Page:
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Nat Turner Revisited
On the twenty-fifth anniversary of the most controversial historical novel in memory, the author of The Confessions of Nat Turner speaks of a novelist’s duty to history and fiction’s strange power not only to astonish but to enrage
October 1992 | Volume 43, Issue 6
Color and its tragedy, in this troubled year of 1992—which so resembles the troubled year of 1967—has made me think often of James Baldwin and the stormy career of The Confessions of Nat Turner. Naturally I didn’t create the book with a political or social agenda in view, but as Georg Lukâcs points out, historical novels that have no resonance in the present are bound to prove of only “antiquarian” interest; certainly in the back of my mind I had hoped that whatever light my work might shed on the dungeon of American slavery, and its abyssal night of the body and spirit, might also cast light on our modern condition and be understood by black people, as well as white, as part of a plausible interpretation of the agony that has bound the present to the past. But while the book remains alive and well and widely read by white people, it is, as I say, largely shunned by blacks, sometimes with amazing hostility neither articulated nor explained, as if the admonitions of those ten black writers a generation ago still provided a stony taboo. I am less bothered by this boycott in itself—for despite what I’ve just said, I am far from believing that my book, or any novel, has any real relevance to the contemporary crisis—than the way in which it represents a continuation of that grim apartness that has defined racial relations in this country and that seems, from all signs and portents, to have worsened over the twenty-five years since The Confessions of Nat Turner appeared. That year much of Newark and Detroit burned down; this year the fires of Los Angeles seem anniversary fires too cruelly symbolic to accept or believe.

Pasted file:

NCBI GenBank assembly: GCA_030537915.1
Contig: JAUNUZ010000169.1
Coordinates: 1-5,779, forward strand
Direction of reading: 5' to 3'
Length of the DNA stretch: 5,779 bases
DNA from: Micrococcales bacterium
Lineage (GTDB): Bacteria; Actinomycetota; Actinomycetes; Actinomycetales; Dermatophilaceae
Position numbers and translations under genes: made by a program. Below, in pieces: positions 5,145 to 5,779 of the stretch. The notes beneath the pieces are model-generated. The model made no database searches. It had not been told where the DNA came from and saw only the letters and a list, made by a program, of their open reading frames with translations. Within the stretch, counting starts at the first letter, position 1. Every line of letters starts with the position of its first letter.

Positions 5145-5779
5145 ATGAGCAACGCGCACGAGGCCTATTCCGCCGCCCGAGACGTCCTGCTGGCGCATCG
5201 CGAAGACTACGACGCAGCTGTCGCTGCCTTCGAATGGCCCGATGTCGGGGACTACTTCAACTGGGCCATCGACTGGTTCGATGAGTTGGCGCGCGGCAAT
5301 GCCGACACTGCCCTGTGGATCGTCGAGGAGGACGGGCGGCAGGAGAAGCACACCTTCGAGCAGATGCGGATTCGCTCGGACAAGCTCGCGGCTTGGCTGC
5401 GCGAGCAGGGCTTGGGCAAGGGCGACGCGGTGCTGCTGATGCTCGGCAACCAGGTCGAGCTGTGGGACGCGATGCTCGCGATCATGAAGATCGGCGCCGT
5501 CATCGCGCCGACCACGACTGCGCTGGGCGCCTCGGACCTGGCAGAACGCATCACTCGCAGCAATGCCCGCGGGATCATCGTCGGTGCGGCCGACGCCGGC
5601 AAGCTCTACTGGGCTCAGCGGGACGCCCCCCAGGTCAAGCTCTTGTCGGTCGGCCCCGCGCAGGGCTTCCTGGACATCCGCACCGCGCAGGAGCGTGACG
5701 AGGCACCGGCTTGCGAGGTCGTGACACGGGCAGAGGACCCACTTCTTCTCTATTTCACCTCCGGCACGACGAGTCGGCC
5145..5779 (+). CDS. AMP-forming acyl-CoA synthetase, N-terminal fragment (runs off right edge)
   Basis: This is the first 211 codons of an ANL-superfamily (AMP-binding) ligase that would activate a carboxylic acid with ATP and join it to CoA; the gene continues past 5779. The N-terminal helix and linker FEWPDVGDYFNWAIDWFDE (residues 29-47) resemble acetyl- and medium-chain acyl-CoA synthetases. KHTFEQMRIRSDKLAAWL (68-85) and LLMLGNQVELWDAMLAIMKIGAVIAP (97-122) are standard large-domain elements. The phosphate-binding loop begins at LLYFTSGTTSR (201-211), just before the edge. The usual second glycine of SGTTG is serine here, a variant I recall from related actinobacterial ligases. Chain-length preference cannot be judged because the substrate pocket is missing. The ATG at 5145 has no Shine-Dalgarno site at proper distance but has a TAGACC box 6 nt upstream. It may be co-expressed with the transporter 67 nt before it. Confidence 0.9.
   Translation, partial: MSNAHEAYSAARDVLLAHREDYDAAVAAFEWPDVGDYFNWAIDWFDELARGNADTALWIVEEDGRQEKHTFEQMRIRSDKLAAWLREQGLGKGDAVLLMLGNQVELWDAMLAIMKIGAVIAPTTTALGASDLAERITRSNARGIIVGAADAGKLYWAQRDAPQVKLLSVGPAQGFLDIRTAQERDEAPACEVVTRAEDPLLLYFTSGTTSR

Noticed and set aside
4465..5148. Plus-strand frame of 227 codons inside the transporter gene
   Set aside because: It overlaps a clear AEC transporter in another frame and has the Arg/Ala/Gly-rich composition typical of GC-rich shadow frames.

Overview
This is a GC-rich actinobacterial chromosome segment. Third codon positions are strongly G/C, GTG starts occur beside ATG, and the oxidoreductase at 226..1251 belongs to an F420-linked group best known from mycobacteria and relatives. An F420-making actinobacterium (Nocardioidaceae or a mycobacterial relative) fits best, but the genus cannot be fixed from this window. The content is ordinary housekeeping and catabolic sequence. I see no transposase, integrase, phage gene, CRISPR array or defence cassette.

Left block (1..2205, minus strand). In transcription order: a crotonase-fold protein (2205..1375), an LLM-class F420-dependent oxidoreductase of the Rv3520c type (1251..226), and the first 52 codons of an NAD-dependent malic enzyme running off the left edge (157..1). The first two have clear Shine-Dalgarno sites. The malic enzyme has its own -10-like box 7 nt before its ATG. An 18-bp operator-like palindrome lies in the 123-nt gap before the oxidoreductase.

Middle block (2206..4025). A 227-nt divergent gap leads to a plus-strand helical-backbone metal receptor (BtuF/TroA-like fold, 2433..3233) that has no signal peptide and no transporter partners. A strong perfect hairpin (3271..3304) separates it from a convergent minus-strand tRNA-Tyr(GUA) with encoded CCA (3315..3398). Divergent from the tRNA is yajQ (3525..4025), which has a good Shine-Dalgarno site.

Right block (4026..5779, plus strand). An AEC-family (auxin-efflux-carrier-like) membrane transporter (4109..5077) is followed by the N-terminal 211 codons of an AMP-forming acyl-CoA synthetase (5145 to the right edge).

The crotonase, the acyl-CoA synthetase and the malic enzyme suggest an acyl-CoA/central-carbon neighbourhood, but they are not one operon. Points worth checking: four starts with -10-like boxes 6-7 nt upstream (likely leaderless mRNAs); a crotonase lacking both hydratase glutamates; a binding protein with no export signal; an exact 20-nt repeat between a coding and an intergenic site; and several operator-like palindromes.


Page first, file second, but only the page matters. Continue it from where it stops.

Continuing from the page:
It was typical of Jimmy Baldwin’s intransigent spirit that he never truly abandoned hope. I doubt that he would give up hope, even today. A recent essay on Baldwin quoted some brave and lovely words of Jimmy’s that reminded me of the time when he and I, with our boundless and defiant ambitions, were both setting out to break through the imprisoning walls of color and into the alluring challenge of alien worlds: “Each of us, helplessly and forever, contains the other—male in female, female in male, white in black, and black in white. We are part of each other.”